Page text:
Gov. J.B. Pritzker announced Monday he has activated the Illinois National Guard at the request of Mayor Lori Lightfoot “to support the Chicago Police Department with a verdict expected in the trial of Derek Chauvin,” the former Minneapolis police officer charged in connection with the death of George Floyd.
Pritzker said in a statement that 125 members of the guard will deploy to Chicago on Tuesday to “carry out a limited mission to help manage street closures and will not interfere with peaceful protestors exercising their First Amendment rights.”
Lightfoot said she made the request “out of an abundance of caution” and a desire to be “fully prepared” even though there is “no actionable intelligence at this time” in a statement released by the governor’s office.
Illinois State Police will also send troopers to Chicago to “work closely with the Chicago Police Department and other local law enforcement, supporting efforts to keep the community safe,” according to the governor’s office.
Lightfoot made no mention of the request when she took questions from the news media at an unrelated event that took place several hours before the announcement by the governor’s office.
“It is critical that those who wish to peacefully protest against the systemic racism and injustice that holds back too many of our communities continue to be able to do so,” Lightfoot said. “Members of the guard and the Illinois State Police will support the city of Chicago’s efforts to protect the rights of peaceful protestors and keep our families safe.”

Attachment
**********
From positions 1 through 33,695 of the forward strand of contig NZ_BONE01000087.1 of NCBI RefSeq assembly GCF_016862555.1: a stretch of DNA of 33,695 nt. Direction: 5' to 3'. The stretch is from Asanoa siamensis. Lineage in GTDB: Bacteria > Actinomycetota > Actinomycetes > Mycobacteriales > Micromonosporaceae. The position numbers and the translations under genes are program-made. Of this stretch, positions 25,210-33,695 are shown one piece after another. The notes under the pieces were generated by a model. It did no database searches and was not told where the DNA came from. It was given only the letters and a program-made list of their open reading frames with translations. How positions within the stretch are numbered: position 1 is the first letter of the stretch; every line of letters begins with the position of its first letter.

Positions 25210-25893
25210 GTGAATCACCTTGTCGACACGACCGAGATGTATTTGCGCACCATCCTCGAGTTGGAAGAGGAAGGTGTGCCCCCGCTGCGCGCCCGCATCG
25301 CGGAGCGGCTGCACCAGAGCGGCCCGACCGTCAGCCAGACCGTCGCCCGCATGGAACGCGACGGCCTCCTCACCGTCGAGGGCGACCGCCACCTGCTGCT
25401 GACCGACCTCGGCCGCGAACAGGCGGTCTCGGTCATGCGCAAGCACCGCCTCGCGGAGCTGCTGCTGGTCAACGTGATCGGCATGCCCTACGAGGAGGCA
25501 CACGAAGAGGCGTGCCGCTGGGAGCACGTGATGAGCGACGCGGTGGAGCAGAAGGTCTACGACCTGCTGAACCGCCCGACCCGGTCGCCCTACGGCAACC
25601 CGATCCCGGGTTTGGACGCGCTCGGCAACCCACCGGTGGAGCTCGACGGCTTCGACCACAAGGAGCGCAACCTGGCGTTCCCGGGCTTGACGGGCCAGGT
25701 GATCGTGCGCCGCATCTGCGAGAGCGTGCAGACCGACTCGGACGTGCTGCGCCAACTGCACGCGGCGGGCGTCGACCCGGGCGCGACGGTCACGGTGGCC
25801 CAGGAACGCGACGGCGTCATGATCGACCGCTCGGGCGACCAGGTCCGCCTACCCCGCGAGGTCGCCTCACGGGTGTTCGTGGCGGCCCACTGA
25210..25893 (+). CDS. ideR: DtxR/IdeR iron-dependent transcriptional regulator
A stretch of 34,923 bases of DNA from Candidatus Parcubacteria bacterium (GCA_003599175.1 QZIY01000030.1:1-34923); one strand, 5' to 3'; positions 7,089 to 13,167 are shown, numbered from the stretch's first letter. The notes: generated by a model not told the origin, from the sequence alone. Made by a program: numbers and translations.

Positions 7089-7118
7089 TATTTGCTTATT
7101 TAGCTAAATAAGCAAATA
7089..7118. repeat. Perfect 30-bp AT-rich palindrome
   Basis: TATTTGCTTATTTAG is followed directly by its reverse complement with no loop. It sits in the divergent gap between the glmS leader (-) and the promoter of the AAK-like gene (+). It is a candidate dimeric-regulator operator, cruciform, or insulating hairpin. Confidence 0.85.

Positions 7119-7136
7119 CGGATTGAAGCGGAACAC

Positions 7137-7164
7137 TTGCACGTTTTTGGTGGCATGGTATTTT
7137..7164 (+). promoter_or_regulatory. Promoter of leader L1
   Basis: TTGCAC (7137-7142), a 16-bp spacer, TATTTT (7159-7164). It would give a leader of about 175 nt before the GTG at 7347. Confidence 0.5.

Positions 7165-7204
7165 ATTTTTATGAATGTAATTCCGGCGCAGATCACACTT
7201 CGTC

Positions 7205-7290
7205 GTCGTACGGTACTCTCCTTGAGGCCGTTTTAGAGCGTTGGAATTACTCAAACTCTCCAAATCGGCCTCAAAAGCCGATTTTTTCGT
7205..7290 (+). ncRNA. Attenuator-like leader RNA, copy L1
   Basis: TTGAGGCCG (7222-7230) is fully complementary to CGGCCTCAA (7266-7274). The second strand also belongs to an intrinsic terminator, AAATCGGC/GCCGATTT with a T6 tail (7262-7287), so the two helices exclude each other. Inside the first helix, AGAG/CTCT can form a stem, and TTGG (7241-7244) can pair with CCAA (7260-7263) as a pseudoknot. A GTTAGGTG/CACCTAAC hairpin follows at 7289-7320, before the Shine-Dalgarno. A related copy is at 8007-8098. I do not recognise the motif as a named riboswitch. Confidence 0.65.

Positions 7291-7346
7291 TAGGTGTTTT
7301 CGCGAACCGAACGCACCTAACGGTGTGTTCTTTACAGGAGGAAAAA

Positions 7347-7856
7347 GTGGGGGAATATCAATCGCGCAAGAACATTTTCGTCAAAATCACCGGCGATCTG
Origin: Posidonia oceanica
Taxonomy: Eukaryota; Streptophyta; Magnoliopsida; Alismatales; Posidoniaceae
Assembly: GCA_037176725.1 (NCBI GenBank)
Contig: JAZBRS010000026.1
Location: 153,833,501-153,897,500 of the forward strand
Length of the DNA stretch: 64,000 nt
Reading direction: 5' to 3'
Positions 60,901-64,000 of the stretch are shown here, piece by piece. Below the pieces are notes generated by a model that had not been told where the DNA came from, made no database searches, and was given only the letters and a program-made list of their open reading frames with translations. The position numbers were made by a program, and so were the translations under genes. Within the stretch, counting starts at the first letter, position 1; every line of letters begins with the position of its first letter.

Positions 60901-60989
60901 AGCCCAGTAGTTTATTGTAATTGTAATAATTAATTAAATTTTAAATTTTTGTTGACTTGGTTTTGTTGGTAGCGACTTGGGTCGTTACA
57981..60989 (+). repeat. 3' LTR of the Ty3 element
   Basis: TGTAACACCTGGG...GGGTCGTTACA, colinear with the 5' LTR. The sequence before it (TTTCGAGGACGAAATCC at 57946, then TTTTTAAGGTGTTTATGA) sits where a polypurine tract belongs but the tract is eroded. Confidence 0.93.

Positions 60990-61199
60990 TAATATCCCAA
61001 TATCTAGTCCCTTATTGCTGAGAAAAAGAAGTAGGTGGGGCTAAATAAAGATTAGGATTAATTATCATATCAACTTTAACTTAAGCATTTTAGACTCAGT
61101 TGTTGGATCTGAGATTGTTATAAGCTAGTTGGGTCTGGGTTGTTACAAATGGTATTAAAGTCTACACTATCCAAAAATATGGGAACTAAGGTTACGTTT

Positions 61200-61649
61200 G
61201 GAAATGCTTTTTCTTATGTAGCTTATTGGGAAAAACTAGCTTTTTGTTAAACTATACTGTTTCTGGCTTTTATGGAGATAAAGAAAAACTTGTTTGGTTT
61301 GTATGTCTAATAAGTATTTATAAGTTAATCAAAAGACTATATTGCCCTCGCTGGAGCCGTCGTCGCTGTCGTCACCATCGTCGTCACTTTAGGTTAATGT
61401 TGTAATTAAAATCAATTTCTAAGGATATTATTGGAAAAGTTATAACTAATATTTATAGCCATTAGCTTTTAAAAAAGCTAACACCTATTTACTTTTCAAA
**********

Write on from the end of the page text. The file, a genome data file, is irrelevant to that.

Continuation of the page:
All soldiers will be tested for COVID-19 before being deployed and will be offered a COVID-19 vaccine, according to the governor’s office. In addition, soldiers will be “equipped with personal protective equipment, such as face shields and masks, to address the threats of our current COVID environment,” according to the governor’s office.
The deployment marks the second time in less than a year that the National Guard has been deployed to Chicago. The first deployment came on May 31, after protests sparked by Floyd’s death in police custody boiled over into unrest, looting and violence.
That initial deployment included 375 members of the National Guard.
In September, Lightfoot resisted calls from aldermen to again ask Pritzker to deploy the National Guard in an effort to reduce escalating violence and sustained protests amid the coronavirus pandemic.
During a City Council hearing, Alicia Tate-Nadeau, the head of the Illinois Emergency Management Agency, told aldermen she could not “overstate the visual impact” of deploying the guard to Chicago neighborhoods, especially those made up of Black and Latino residents, and could make Chicagoans feel less safe.
National Guard troops were deployed to cities during the summer of 2020 with “disastrous consequences,” Lightfoot said.
Lightfoot said in September that members of the National Guard are members of the “military” who are not trained to police a large city.
“I don’t want a circumstance where we bring in a tool that isn’t the right tool for the moment,” Lightfoot said. “The National Guard is not a panacea.”
Before 2020, the last time National Guard troops were called to Chicago came in 1968, after Martin Luther King Jr.’s assassination triggered riots, and in response to the police riot outside the 1968 Democratic National Convention.